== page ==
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Zimbabwe: Best Performing Stock Market in 2007?


Tags Booms and BustsFinancial MarketsGlobal Economy

04/10/2007John Paul Koning

CNBC and other stock market tabloids are notorious for making simplistic linkages between the stock market and gross domestic product (GDP). They tell us that any event that stimulates GDP growth inevitably drives stock prices up, and any event that hurts GDP growth pushes stocks down.

Since the largest share of GDP is consumption, consumer demand becomes the all-important figure driving growth. When the consumer gets too excited, the Fed must step in to cool them down with interest-rate hikes. When the consumer isn't spending, Fed interest-rate cuts stimulate demand.

The tragedy currently occurring in Zimbabwe completely contradicts this sort of logic. Zimbabwe is in the middle of an economic disintegration, with GDP declining for the seventh consecutive year, half what it was in 2000. Ever since President Mugabe's disastrous land-reform campaign (an entire article in itself), the country's farming, tourism, and gold sectors have collapsed. Unemployment is said to be near 80%.

Yet something odd is happening.

The Zimbabwe Stock Exchange (the ZSE) is the best performing stock exchange in the world, the key Zimbabwe Industrials Index up some 595% since the beginning of the year and 12,000% over twelve months. This jump in share prices is far in excess of increases in consumer prices. While the country is crumbling, the Zimbabwean share speculator is keeping up much better than the typical Zimbabwean on the street.

CNBC logic fails to explain the coincidence of a rising ZSE and collapsing GDP because it entirely ignores the monetary side of the economy. At this point Austrian economics makes its contribution to our story. According to Austrian Business Cycle Theory (ABCT), the peak-trough-peak pattern that economies demonstrate is not their natural state, but one created by excess growth in money supply and credit. New money is not simply parachuted to everyone equally and at the same time — it is sluiced into the economy at certain initial "entry points." From these entry points, a number of initial goods are bought by recipients of new money causing a rise in price for these initial goods relative to other goods.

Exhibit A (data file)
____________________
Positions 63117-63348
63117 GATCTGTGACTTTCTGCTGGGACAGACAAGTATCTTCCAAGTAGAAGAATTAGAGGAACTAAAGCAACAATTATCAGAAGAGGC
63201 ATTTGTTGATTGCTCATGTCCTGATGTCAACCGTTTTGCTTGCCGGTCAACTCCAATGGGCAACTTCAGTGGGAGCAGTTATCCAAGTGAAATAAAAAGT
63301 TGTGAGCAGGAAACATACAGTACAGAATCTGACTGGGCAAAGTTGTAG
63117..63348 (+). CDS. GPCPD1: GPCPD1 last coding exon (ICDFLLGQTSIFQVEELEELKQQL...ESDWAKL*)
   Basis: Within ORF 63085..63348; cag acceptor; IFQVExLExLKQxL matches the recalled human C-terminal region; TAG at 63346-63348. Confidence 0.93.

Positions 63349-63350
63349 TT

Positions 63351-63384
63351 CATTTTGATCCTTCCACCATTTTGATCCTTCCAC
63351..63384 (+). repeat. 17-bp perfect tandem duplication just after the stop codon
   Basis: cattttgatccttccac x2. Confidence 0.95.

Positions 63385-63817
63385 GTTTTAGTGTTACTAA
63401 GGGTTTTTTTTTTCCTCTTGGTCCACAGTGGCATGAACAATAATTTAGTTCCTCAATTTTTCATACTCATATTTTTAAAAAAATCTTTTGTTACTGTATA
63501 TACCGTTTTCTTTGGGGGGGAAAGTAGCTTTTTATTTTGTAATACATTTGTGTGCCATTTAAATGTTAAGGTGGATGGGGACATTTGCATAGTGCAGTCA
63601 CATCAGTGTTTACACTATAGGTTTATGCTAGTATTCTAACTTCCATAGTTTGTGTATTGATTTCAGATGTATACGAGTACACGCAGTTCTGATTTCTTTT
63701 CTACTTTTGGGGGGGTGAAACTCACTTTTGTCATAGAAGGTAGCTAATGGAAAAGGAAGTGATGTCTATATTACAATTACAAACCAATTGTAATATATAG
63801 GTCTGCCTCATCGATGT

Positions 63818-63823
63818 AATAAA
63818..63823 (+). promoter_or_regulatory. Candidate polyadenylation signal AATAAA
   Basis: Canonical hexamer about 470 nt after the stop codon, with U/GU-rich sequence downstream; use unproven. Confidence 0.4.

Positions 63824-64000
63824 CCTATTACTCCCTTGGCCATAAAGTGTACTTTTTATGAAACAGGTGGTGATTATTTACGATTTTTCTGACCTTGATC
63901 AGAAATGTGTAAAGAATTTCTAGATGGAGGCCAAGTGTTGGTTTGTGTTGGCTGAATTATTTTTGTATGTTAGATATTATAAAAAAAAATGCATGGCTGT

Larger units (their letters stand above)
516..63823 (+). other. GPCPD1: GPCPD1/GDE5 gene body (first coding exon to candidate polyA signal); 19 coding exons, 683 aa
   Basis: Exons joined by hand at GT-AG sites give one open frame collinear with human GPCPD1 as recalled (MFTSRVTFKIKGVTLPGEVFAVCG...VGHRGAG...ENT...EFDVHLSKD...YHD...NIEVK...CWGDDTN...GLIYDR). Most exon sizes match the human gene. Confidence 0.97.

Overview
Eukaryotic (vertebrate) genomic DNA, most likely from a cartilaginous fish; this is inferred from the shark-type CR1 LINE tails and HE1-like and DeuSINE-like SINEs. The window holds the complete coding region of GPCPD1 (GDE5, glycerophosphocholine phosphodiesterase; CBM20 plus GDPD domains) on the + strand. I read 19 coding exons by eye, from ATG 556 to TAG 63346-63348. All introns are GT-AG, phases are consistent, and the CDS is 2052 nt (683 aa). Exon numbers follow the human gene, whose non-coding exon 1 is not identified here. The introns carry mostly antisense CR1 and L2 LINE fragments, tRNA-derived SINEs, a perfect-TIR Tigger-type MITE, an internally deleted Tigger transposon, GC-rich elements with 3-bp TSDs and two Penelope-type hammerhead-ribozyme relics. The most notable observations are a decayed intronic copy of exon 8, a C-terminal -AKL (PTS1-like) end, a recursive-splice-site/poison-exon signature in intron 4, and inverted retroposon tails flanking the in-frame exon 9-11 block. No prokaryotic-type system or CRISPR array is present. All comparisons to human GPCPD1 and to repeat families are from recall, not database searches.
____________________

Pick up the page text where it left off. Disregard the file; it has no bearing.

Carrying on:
Because entrepreneurs react to this observed but unjustified change in the structure of prices by investing their capital, misallocation occurs. As money-supply growth continues and prices become more contorted, more and more ventures are undertaken that would not be undertaken in a regime without money-supply growth. When, for whatever the reason, money supply finally contracts, the artificial strength in prices that encouraged unprofitable ventures is removed, prices collapse, and large numbers of ventures go bankrupt. Thus we have the recession part of the business cycle, the simultaneous failure of many firms at the same time.